Today’s Oregonian includes this thoughtful editorial about what is at stake in our on-going case against KBR for Oregon National Guard Soldiers. I have to agree with the editorial board that what is at issue is more than whether and how KBR will be required to repair the damage done. In the case, we can only recover money. That money can only be used to fix what can be fixed, to help where money can provide help, and to make up for all the losses that cannot be fixed or solved with help.
Still the case is wider and deeper and raises questions about war and contracting and profits.
The latest round of revelations indicate that the government agreed to indemnify KBR for financial losses it might incur as a result of its misconduct in performing work under the Project RIO contract. If that sounds like gobbledygook, maybe it’s easier to explain this way. In addition to the multi-billion dollar payday, KBR wanted and got a taxpayer bailout for whatever harms might be caused by its misconduct.
The legal team representing the soldiers focuses on their needs. We have a court room and a trial. We are traveling around the world to find evidence and get our witnesses. We are digging through tens of thousands of pages of documents. We hold the line and fight KBR when it seeks immunity or special treatment. At trial we will put on the evidence, make our arguments and then leave it to the jury to deliberate and decide.
Meanwhile, it is good that Oregonians are asking these questions. Better still, our journalists and thinkers and our Congressional delegation have their teeth into their respective parts of this tragedy. That is good as well, as no one wants our vets to go quietly into the night.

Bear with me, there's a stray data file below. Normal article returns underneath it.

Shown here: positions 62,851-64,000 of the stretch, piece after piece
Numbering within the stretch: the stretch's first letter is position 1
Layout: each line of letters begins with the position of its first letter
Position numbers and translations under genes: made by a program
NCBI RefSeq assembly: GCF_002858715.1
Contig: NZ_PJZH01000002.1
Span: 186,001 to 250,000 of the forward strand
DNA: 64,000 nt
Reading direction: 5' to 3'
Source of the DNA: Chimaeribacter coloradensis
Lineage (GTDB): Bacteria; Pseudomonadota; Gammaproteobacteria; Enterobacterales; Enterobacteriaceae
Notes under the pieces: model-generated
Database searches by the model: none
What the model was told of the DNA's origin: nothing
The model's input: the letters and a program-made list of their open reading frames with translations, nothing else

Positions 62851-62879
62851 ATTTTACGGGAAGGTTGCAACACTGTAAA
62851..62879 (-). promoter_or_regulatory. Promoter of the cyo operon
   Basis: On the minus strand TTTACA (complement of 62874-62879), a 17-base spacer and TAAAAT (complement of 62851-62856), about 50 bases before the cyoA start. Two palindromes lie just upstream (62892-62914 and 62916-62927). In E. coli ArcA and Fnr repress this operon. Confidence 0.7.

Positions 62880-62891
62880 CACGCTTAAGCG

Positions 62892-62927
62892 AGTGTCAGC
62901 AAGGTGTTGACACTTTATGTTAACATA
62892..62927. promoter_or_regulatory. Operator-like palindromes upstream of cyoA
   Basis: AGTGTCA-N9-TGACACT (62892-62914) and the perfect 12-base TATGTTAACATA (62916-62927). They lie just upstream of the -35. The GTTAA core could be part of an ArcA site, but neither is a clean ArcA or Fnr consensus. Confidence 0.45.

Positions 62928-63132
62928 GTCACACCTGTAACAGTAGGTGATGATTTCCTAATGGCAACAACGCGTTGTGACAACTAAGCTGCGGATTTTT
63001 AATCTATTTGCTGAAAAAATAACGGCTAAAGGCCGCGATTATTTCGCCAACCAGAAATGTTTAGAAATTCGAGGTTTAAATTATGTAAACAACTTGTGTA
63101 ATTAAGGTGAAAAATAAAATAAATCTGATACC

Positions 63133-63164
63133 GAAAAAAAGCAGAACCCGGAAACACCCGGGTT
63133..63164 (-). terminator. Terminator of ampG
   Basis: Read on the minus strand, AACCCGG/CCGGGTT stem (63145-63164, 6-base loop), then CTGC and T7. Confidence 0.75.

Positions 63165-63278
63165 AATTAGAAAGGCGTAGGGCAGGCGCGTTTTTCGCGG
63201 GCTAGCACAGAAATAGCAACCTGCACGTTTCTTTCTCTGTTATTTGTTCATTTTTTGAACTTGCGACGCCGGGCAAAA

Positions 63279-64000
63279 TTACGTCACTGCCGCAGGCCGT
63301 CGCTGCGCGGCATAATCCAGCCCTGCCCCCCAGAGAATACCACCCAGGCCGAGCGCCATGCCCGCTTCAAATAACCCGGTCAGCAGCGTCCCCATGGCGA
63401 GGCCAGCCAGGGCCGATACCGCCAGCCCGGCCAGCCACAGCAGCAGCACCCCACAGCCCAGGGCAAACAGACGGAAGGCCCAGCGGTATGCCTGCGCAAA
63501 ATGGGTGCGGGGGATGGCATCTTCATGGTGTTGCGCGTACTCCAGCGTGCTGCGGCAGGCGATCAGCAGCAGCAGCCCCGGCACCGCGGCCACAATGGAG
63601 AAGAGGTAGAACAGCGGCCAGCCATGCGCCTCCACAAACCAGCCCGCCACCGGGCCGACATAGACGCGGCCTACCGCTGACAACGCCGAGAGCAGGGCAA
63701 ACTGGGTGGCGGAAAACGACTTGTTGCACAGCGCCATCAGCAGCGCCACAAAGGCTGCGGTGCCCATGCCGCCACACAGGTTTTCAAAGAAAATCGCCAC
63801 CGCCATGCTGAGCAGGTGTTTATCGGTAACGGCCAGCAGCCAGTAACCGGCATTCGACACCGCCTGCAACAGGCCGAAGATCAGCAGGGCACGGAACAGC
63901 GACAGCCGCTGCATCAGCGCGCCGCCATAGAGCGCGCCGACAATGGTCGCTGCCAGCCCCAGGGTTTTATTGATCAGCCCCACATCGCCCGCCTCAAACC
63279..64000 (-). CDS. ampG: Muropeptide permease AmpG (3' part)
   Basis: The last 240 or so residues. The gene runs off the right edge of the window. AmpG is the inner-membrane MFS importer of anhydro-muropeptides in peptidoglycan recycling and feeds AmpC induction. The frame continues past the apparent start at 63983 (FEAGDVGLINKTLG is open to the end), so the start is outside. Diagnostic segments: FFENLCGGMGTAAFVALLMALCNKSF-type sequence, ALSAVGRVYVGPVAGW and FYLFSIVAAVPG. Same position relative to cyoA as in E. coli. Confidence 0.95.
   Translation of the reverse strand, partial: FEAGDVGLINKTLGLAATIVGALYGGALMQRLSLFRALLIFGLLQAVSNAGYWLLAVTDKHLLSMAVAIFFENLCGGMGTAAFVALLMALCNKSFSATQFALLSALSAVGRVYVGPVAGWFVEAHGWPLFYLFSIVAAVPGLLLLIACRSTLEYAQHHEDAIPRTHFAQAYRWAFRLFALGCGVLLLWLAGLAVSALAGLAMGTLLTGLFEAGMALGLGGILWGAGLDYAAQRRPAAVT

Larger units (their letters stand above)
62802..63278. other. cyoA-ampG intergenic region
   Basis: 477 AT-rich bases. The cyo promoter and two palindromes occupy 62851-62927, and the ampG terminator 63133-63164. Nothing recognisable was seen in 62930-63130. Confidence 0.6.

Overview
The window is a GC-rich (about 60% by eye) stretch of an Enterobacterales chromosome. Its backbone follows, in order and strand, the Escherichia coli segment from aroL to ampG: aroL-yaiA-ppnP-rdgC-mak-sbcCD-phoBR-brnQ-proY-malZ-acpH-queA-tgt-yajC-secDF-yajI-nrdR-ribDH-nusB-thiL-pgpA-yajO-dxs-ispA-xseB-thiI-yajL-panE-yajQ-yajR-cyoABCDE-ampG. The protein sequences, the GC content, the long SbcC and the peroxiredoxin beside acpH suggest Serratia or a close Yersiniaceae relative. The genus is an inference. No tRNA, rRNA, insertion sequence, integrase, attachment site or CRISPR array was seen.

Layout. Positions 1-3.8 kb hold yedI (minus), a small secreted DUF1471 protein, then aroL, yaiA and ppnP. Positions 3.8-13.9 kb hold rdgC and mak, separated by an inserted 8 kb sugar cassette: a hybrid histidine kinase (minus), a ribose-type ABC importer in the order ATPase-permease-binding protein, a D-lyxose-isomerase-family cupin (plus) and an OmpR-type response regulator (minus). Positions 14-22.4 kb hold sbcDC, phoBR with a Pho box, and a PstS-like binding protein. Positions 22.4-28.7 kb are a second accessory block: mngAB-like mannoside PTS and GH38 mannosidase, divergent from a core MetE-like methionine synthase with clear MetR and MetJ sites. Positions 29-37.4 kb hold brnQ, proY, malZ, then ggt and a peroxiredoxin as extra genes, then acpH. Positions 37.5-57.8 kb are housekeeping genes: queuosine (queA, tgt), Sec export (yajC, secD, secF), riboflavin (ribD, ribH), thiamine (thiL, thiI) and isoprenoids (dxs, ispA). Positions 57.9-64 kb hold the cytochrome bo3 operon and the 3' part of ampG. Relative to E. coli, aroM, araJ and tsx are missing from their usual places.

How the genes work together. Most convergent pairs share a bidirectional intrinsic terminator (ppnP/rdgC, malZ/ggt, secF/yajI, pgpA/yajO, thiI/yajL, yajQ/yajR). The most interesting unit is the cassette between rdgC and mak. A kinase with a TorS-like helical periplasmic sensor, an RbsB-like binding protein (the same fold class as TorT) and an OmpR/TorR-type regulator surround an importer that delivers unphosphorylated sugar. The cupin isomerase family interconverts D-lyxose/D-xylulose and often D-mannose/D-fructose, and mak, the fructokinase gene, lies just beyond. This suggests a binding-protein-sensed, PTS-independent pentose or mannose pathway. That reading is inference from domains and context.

Addendum (2 Sept 2010): Here is a video report on KGW8 News that ran yesterday. Nice to see that Rep. Blumenauer is on this. For those who say Congress does nothing, you better believe that the Oregon vets appreciate the efforts made by Sen. Wyden, Sen. Merkley, Rep. Blumenauer, and Rep. Schrader.
Rep. Earl Blumenauer (D. Or.) has done his part to get to the bottom of the sad story of Oregon National Guard soldiers exposed to toxic chemicals at the KBR Qarmat Ali facility. Rep. Blumenauer previously asked the Secretary of Defense to provide information about the agreements–both for KBR and other contractors.
In today’s Oregonian, Julie Sullivan reports here that the Army has refused to produce the information because it remains confidential. The response from the Army is a bit perplexing. The Project RIO contract, which was declassified, contains an indemnification provision. So I can’t help but wonder what is classified. Maybe there are other documents the Army is withholding?
It’s all a bit curious.